And that’s despicable.

# Election Fraud? Nope, just bad math

My old ScienceBlogs friend Mike Dunford has been tweeting his way through the latest lawsuit that’s attempting to overturn the results of our presidential election. The lawsuit is an amazingly shoddy piece of work. But one bit of it stuck out to me, because it falls into my area. Part of their argument tries to make the case that, based on "mathematical analysis", the reported vote counts couldn’t possibly make any sense.

The attached affidavit of Eric Quinell, Ph.D. ("Dr. Quinell Report) analyzez the extraordinary increase in turnout from 2016 to 2020 in a relatively small subset of townships and precincts outside of Detroit in Wayne County and Oakland county, and more importantly how nearly 100% or more of all "new" voters from 2016 to 2020 voted for Biden. See Exh. 102. Using publicly available information from Wayne County andOakland County, Dr. Quinell found that for the votes received up to the 2016 turnout levels, the 2020 vote Democrat vs Republican two-ways distributions (i.e. excluding third parties) tracked the 2016 Democrat vs. Republican distribution very closely…

This is very bad statistical analysis – it’s doing something which is absolutely never correct, which is guaranteed to produce a result that looks odd, and then pretending that the fact that you deliberately did something that will produce a certain result means that there’s something weird going on.

Let’s just make up a scenario with some numbers up to demonstrate. Let’s imagine a voting district in Cosine city. Cosine city has 1 million residents that are registered to vote.

In the 2016 election, let’s say that the election was dominated by two parties: the Radians, and the Degrees. The radians won 52% of the vote, and the Degrees won 48%. The voter turnout was low – just 45%.

Now, 2020 comes, and it’s a rematch of the Radians and the Degrees. But this time, the turnout was 50% of registered votes. The Degrees won, with 51% of the vote.

So let’s break that down into numbers for the two elections:

• In 2016:
• A total of 450,000 voters actually cast ballots.
• The Degrees got 216,000 votes.
• In 2020:
• A total of 500,000 voters actually cast ballots.</li>
• The Degrees got 255,000 votes.</li>

Let’s do what Dr. Quinell did. Let’s look at the 2020 election numbers, and take out 450,000 votes which match the distribution from 2016. What we’re left with is:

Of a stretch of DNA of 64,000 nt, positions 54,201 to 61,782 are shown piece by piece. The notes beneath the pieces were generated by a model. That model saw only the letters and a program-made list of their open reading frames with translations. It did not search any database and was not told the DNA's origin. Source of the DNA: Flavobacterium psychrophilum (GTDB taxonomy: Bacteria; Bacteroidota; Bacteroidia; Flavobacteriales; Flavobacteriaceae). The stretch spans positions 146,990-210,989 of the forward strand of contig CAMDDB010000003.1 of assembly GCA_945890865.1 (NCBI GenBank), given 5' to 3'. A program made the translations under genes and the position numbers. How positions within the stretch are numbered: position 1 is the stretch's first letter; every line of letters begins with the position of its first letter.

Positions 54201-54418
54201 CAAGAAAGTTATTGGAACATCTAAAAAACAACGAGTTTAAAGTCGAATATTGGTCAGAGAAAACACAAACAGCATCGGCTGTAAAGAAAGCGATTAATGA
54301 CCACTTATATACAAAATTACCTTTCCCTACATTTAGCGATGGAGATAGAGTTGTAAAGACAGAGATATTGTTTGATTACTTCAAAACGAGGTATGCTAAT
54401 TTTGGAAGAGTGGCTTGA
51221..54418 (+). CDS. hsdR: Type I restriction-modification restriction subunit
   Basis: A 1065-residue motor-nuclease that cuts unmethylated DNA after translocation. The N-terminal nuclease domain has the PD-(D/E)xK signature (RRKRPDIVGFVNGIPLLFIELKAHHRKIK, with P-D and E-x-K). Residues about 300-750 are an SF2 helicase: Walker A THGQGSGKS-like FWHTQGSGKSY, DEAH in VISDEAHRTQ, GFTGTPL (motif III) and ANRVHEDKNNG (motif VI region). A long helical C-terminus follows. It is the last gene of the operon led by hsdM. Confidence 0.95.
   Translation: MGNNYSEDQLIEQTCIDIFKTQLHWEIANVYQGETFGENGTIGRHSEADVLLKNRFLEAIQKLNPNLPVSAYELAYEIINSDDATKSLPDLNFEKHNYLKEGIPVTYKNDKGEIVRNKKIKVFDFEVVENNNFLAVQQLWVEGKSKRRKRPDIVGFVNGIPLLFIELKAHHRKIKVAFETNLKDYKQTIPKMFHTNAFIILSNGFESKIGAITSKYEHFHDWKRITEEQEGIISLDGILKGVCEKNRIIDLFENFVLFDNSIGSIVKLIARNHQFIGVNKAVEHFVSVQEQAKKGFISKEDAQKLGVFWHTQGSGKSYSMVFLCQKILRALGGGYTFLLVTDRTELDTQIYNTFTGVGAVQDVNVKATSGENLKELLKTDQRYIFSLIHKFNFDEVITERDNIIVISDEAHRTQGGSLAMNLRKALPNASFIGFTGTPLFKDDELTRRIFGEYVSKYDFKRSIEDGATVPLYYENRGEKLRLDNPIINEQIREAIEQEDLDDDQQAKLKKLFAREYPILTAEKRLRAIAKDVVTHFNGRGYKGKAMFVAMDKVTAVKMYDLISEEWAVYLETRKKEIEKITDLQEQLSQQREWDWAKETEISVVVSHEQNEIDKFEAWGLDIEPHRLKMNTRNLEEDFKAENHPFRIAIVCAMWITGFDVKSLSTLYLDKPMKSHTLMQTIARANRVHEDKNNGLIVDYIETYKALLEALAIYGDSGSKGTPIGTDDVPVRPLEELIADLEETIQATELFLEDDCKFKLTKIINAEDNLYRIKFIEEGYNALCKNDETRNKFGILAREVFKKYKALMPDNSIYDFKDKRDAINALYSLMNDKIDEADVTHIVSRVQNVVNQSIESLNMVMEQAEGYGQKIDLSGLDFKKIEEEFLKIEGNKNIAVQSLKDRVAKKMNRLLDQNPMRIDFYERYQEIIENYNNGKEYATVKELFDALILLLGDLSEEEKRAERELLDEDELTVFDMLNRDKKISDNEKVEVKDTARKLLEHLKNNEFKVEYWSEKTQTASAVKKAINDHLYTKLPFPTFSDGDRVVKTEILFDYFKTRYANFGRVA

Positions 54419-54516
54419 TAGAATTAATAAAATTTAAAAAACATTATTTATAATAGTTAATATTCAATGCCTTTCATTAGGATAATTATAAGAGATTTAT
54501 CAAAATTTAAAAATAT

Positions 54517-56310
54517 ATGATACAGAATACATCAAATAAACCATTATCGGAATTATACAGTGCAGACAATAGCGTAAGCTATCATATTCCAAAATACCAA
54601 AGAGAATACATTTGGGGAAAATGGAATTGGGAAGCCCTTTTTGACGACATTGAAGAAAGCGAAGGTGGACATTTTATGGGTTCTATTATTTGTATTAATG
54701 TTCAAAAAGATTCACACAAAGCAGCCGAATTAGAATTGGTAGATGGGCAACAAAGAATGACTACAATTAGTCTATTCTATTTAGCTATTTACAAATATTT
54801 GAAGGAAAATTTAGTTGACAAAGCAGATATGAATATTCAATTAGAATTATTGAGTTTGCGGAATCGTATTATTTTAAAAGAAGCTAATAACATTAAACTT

• 39,000 new votes for the Degrees.

There was a 3 percent shift in the vote, combined with an increase in voter turnout. Neither of those is unusual or radically surprising. But when you extract things in a statistically invalid way, we end up with a result that in a voting district which the vote for the two parties usually varies by no more than 4%, the "new votes" in this election went nearly 4:1 for one party.

If we reduced the increase in voter turnout, that ratio becomes significant worse. If the election turnout was 46%, then the numbers would be 460,000 total votes; 225,400 for the Radians and 234,600 for the Degrees. With Dr. Quinell’s analysis, that would give us: -9,000 votes for the Radians, and +18,000 votes for the Degrees. Or since negative votes don’t make sense, we can just stop at 225,400, and say that all of the remaining votes, every single new vote beyond what the Radians won last time, was taken by the Degrees. Clearly impossible, it must be fraud!

So what’s the problem here? What caused this reasonable result to suddenly look incredibly unlikely?

The votes are one big pool of numbers. You don’t know which data points came from which voters. You don’t know which voters are new versus old. What happened here is that the bozo doing the analysis baked in an invalid assumption. He assumed that all of the voters who voted in 2016 voted the same way in 2020.

"For the votes received up to the turnout level" isn’t something that’s actually measurable in the data. It’s an assertion of something without evidence. You can’t break out subgroups within a population, unless the subgroups were actually deliberately and carefully measured when the data was gathered. And in the case of an election, the data that he’s purportedly analyzing doesn’t actually contain the information needed to separate out that group.

You can’t do that. Or rather you can, but the results are, at best, meaningless.

# Abusing Linear Regression to Make a Point

A bunch of people have been sending me links to a particularly sloppy article that (mis)uses linear regression to draw an incorrect conclusion from some data. So I guess I’ve got to got back to good-old linear regression, and talk about it a bit.

If you have a collection of data – typically data with one independent variable, and one dependent variable (that is, the first variable can vary any way it wants; changing it will change the second variable), then you’re probably interested in how the dependent variable relates to the independent. If you have reason to believe that they should have a linear relationship, then you’d like to know just what that linear relationship is.

If your data were perfect, then you’d just need to plot all of the data points on a graph, with the independent variable on the X axis, and the dependent on the Y, and then your graph would be a line, and you could get its slope and Y intercept, and thus completely capture the relationship.

But data is never perfect. There’s a lot of reasons for that, but no real set of collected data is ever perfect. No matter how perfect the real underlying linear relationship is, real measured data will always show some scatter. And that means that you can draw a lot of possible lines through the collected data. Which one of them represents the best fit?